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Last Updated: Wednesday, 14 February 2007, 10:16 GMT
Guinea's curfew partially lifted
Guinean soldiers stand guard on the streets of the capital, Conakry (file picture)
The army has been ordered to quell protests in Guinea's towns
Guinea's army chief has partially lifted the curfew allowing people to go out between midday and 1800.

Martial law was declared on Monday by the president after demonstrations following three days of violence.

A BBC correspondent in Conakry says the capital is eerily quiet as businesses have shut down.

The US is to airlift some of its citizens amid continuing protests against martial law. Four people are reported to have been shot in Labe.

Hand-to-mouth existence

The head of the army, Gen Kerfala Camara, addressed the nation via the state media on Tuesday evening.

I have not slept since hearing the news... because I have been trying to understand what makes a human being kill an eight-year-old boy at point blank range
Guinean Dura Balde

As well as amending the curfew, he read out a long list of new measures which included the military having the right to search vehicles and homes and to use force if people resisted.

"I have ordered all of the armed forces and the paramilitaries to observe the curfew provisions across the whole country," AFP news agency quotes the general as saying.

On Tuesday afternoon, gunfire could be heard in suburbs of the capital and demonstrations in at least four other towns were suppressed by the security forces.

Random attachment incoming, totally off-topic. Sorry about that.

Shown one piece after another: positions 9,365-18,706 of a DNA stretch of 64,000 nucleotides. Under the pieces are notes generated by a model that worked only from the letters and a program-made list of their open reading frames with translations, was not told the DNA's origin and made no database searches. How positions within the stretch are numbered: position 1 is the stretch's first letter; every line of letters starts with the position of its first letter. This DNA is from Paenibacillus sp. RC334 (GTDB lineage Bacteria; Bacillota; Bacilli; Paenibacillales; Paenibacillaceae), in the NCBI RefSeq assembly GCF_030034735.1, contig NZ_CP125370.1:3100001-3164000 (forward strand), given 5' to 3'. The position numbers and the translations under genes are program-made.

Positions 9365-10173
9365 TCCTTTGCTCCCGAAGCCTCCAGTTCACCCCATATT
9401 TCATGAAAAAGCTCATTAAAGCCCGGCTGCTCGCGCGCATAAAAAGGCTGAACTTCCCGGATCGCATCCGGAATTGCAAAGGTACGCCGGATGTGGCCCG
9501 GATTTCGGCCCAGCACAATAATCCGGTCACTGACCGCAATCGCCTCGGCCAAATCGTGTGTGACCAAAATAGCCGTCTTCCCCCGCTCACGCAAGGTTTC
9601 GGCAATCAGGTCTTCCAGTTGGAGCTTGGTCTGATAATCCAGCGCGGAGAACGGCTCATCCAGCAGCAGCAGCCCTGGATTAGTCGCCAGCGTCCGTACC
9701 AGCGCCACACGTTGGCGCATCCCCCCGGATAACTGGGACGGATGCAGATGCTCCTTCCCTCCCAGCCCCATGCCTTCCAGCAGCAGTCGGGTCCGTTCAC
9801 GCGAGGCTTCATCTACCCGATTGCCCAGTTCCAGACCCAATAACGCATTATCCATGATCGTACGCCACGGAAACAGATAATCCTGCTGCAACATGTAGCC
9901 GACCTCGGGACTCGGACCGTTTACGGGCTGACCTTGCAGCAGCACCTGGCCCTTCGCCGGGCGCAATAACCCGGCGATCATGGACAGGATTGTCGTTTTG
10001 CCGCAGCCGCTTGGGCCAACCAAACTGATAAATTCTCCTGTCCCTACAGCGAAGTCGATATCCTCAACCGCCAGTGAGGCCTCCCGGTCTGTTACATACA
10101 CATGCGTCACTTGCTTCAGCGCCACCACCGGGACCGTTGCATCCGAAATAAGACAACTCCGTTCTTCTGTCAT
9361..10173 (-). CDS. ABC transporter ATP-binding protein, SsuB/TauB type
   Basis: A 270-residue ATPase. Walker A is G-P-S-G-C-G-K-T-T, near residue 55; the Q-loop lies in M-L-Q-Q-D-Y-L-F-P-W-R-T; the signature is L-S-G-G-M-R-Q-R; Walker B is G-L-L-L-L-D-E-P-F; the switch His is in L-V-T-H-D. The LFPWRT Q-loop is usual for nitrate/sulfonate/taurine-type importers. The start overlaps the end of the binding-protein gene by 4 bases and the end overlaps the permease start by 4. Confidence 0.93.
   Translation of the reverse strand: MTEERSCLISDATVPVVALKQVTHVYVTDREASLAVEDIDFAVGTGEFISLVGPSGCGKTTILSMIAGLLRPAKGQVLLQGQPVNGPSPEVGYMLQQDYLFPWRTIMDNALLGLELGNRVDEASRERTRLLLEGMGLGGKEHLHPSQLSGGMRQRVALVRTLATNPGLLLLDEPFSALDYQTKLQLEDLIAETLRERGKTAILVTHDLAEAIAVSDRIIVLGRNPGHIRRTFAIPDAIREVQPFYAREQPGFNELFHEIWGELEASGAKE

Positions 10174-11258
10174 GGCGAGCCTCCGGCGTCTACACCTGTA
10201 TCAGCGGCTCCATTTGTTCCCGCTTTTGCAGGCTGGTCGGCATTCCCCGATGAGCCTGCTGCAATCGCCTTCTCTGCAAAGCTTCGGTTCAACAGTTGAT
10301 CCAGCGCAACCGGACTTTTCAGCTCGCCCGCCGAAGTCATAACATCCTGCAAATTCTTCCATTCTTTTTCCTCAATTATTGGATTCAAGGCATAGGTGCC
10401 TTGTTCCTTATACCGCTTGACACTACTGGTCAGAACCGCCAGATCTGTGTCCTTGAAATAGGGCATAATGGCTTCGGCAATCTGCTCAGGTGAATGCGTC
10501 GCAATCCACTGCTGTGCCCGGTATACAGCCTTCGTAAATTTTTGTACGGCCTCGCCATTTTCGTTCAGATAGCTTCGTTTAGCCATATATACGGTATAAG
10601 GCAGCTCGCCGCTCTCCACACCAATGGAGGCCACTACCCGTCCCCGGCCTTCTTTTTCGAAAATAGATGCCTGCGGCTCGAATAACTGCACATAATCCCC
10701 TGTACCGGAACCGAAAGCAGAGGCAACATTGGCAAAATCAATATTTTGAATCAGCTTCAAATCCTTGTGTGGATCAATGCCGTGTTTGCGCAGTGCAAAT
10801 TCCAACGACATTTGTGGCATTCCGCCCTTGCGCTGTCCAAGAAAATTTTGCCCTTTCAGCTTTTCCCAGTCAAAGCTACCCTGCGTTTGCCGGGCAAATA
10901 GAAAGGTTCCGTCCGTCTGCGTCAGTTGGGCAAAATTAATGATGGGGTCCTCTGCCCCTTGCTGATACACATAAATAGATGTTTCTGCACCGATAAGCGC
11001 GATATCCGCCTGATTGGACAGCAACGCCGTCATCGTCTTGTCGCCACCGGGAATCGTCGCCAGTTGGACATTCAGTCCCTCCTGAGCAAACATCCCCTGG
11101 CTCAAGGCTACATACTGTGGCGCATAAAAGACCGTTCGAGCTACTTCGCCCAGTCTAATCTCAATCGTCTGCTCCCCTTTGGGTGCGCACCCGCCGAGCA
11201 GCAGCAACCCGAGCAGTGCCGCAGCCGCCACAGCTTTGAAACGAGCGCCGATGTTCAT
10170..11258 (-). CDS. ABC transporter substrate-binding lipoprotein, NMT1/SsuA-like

The BBC's Will Ross in Conakry says all businesses have shut down.

As the curfew continues life is getting harder for the many Guineans living a hand-to-mouth existence who would normally be out trying to raise enough money to buy food and bare essentials for the family, he says.

A few fishermen paddling off the coast in dug out canoes are the only visible workers.

Unease

Whilst the violence has reduced since the introduction of what is effectively martial law, there is a great deal of uncertainty in Guinea, our reporter says.

Since commercial airlines have cancelled their flights, the US government is sending a transport plane to Conakry to airlift eligible family members of the US embassy staff and private citizens
US embassy spokesman, Dakar

Nobody knows how long the military will run the country or, having handed over power, whether President Lansana Conte will get it back.

Meanwhile, the calls for Mr Conte to step down are still widely felt even if not visible in the form of demonstrations on the streets.

The US is preparing to airlift some of its citizens from Guinea, its embassy in Senegal announced.

"Since commercial airlines have cancelled their flights to and from Conakry, the US government is sending a transport plane to Conakry to airlift eligible family members of the US embassy staff and private citizens," an embassy spokesman said on Tuesday.

The unions called off last month's 18-day strike after Mr Conte promised to hand over powers to a prime minister.

But they renewed the strike action call after saying the man named on Friday for the post, Eugene Camara, was too close to Mr Conte.

Dressed in traditional robes, Mr Conte appeared on national television and radio to announce that the unrest amounted to a "state of siege" and the army had been ordered to "take all necessary measures".

Mr Conte said he had fulfilled the unions' demand that he appoint a prime minister, and accused "badly intentioned people" of hijacking the movement to flout government authority.


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